Tuesday, June 19, 2012

Preview: What to Wear [and Bring] to a Job Interview

Hello Readers!

As many of you know, I am back on the job market! So far, this journey of applying for jobs has been a journey of self discovery. Filling out applications, writing essays, completing aptitude tests, and spending a lot of time on LinkedIn. In many ways, searching for a job is a lot like online dating- creating a profile, answering and asking questions, and looking for the right match for your passions, interests, personality, etc., etc.

Last week, something exciting happened to me. On Thursday, I had an interview! I was so excited- so excited that I almost didn't know what to do with myself. I read and re-read the job description (I even wrote it out by hand to commit it to memory), highlighted the skills I possessed that the job seemed to demand, imagined answers to questions the interviewer might ask me, researched the organization, and even came up with a few questions of my own. I was almost ready. Almost.

What I couldn't seem to prepare was my interview outfit. As I stood in front of my wardrobe, a sea of advice filled my head :

-"don't wear anything too quirky"
-"wear something professional, but not boring"
-"don't wear any colors that will wash out your complexion"
-"don't wear anything too tight"
-"don't forget to wear hose with a skirt!"

As well as a few questions:

-"am I a winter or a spring?"
-"if I wear pink will I seem to girly?"
-"which necklace will make me look creative, hard-working, and smart?"

Selecting items of clothing for an outfit may seem like an insignificant task to complete before an interview- but it really is an important part of the preparation process. What you wear to an interview communicates a lot about who you are, or at least the self you choose to present.

First impressions matter, especially in an interview situation. A lot is on the line, for you as well as the organization interviewing you. The interview is their time to decide whether or not you- as a whole package of personality and skill- are the right fit for the job and for that particular workplace culture.

In the next few blog posts, I am going to share important information about what to wear, and even what to bring, to a job interview. The tools you need to narrate your story as a capable and confident job candidate.

Join me on this journey!

Wednesday, June 6, 2012

A Wedding Wardrobe Malfunction: Always Bring an Extra Dress!

Me in the dress, before it became a disaster
The dress was perfect. It survived the hour-long drive into St. Louis without falling off the hanger or getting wrinkled. My toenails were freshly painted to match the midnight purple of the dress. Unzipping the dress, before stepping into it, the zipper seemed to snag on (what I now understand as) a faulty tooth, but I persisted with a tug and stepped into the dress.

The soft silk and rich hues made me feel like I was preparing to step onto the red carpet- even though the dress was purchased final sale at a cool 75 dollars. My hair was set, my makeup was even red-carpet ready- and then something terrible happened.

As I pulled the zipper up, it became stuck on the same place as before. "I'll just tug it a bit harder," I thought as I performed the task, anticipating the zipper to properly catch on the teeth... but alas- it did not. Instead of properly catching track, the entire zipper and track became even more untracked. I was stuck. And then the zipper split. And I was still stuck. With less than 45 minutes to go until I had to be at the church.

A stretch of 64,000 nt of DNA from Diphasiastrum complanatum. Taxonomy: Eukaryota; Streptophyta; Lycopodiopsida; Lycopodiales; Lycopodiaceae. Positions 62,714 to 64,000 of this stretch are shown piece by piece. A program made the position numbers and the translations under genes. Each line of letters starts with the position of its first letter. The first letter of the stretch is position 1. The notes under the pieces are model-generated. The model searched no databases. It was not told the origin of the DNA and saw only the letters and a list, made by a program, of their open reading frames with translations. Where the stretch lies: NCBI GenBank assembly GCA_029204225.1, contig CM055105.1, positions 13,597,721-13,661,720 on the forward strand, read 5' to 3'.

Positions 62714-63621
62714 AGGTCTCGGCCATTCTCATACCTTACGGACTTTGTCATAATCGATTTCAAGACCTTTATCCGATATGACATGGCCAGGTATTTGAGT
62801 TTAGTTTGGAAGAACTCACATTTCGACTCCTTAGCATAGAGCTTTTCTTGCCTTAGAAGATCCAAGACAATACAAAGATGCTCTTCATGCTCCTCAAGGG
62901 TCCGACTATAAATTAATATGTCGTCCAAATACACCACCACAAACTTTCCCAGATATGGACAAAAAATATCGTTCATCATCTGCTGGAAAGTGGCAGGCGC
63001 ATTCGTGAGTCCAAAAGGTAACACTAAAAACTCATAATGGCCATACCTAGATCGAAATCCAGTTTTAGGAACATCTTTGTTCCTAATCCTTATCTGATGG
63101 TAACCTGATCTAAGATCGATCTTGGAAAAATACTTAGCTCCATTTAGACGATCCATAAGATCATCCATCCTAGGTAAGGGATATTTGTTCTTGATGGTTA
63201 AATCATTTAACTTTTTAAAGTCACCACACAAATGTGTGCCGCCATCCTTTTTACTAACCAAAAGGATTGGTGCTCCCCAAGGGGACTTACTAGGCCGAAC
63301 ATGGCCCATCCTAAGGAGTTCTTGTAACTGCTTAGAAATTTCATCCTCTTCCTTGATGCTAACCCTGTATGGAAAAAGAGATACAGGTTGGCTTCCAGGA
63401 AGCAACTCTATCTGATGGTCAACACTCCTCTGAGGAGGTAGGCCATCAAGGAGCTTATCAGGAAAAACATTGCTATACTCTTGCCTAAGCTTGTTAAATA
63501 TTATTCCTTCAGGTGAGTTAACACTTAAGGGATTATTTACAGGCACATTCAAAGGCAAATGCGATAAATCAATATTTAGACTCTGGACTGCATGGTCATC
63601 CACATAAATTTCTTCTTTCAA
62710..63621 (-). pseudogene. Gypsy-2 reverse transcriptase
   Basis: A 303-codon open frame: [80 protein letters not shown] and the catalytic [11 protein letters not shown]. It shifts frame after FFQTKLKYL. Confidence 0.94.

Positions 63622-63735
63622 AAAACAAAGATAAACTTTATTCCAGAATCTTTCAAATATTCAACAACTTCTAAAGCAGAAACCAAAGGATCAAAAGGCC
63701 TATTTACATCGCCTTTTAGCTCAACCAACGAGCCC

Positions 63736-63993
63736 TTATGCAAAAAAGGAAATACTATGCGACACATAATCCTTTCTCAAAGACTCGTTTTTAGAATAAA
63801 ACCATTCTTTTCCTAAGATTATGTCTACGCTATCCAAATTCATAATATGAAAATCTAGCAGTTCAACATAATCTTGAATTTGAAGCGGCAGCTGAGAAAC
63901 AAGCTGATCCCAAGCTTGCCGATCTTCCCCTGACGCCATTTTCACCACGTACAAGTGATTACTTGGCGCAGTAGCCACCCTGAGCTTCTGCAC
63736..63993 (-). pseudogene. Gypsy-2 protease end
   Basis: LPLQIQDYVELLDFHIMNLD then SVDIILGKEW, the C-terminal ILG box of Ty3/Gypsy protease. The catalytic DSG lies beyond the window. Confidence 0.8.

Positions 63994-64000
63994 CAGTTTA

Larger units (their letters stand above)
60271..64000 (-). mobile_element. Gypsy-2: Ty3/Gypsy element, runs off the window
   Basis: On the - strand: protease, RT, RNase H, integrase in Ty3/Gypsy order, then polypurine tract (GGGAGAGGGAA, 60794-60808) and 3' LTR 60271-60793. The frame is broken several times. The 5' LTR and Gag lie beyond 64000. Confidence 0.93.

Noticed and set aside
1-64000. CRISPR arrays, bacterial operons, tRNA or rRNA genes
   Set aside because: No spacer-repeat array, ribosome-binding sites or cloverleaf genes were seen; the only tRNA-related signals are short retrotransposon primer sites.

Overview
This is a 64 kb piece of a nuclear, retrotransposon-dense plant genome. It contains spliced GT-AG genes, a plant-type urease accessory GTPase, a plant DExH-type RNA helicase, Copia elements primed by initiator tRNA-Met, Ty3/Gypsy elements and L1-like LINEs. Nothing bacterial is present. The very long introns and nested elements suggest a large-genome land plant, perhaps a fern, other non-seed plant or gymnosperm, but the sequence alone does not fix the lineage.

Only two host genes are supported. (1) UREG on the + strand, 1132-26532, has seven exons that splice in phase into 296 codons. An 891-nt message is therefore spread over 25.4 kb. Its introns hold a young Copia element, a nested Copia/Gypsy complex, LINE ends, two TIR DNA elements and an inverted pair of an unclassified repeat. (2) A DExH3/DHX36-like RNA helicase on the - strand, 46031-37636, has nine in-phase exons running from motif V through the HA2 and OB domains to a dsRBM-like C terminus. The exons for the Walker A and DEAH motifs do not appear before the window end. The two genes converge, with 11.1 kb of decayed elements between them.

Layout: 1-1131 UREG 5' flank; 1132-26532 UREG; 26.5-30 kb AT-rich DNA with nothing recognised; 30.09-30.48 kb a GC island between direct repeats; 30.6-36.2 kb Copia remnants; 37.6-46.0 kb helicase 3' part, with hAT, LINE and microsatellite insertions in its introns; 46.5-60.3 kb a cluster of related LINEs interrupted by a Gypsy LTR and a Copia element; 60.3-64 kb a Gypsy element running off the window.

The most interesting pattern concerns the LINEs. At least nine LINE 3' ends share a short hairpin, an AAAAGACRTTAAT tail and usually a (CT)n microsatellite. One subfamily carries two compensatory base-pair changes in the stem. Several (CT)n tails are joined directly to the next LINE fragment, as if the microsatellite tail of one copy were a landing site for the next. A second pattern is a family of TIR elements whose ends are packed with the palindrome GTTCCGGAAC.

I began to sweat and fret- undoubtedly a combination that exhausted the confidence, bounce, and height of my hair. No more bouncy curls- just beachy waves. Would I have to sew myself into the dress? I didn't bring and needles or thread- could I find a tailor to fix my dilemma within my dwindling timeline?

Panicked- I called Banana Republic, and described the situation I found myself in. The agreed to pull their most formal dresses in sizes 4 and 6 off of their sales floor for me to try on between the ceremony and the reception. Even though the dress was final sale, the agreed to take back the dress.

Miraculously,  I was able to yoga-move my way out of the dress (and I found out that my shoulder is perhaps double-jointed?) and change into a dress I brought for a graduation on Sunday. A much shorter dress, that I had worn many times- but a dress without a gaping hole on its side. Much better.

With friends from grad school in the replacement dress from White House | Black Market
The ceremony was beautiful. Absolutely beautiful. The bride was one of my best friends from graduate school, the groom was a close friend from Bible study (I was the first to introduce them, during a visit to the church- our friend Jenny was the first to ignite the spark between the bride and groom), and the pastor was my pastor. It was a ceremony full of meaning- for everyone there! My stress I felt during dress malfunction seemed quite silly when I sat down in my seat and remembered the reason I was in the church that day.

Between the ceremony's end and the reception's beginning, I stopped at the mall (which was in between the ceremony and reception sites) to find a replacement dress. The search was unfruitful- there was nothing I could find that I liked as much as the original, or even as much as my replacement dress. But I'm glad that I brought an extra dress with me. So glad. Moral of the story: bring an extra so you won't have to sweat the small stuff (literally and figuratively).

So, I continued on my trek to the reception in my improvised outfit and enjoyed a wonderful night with my friends. We hit the dance floor, ate cake, and had a blast.

And, most importantly- the bride and the groom had a great time celebrating the start of their journey together as husband and wife.

With the beautiful bride and more friends from grad school. Thankfully, the bride's dress was flawless!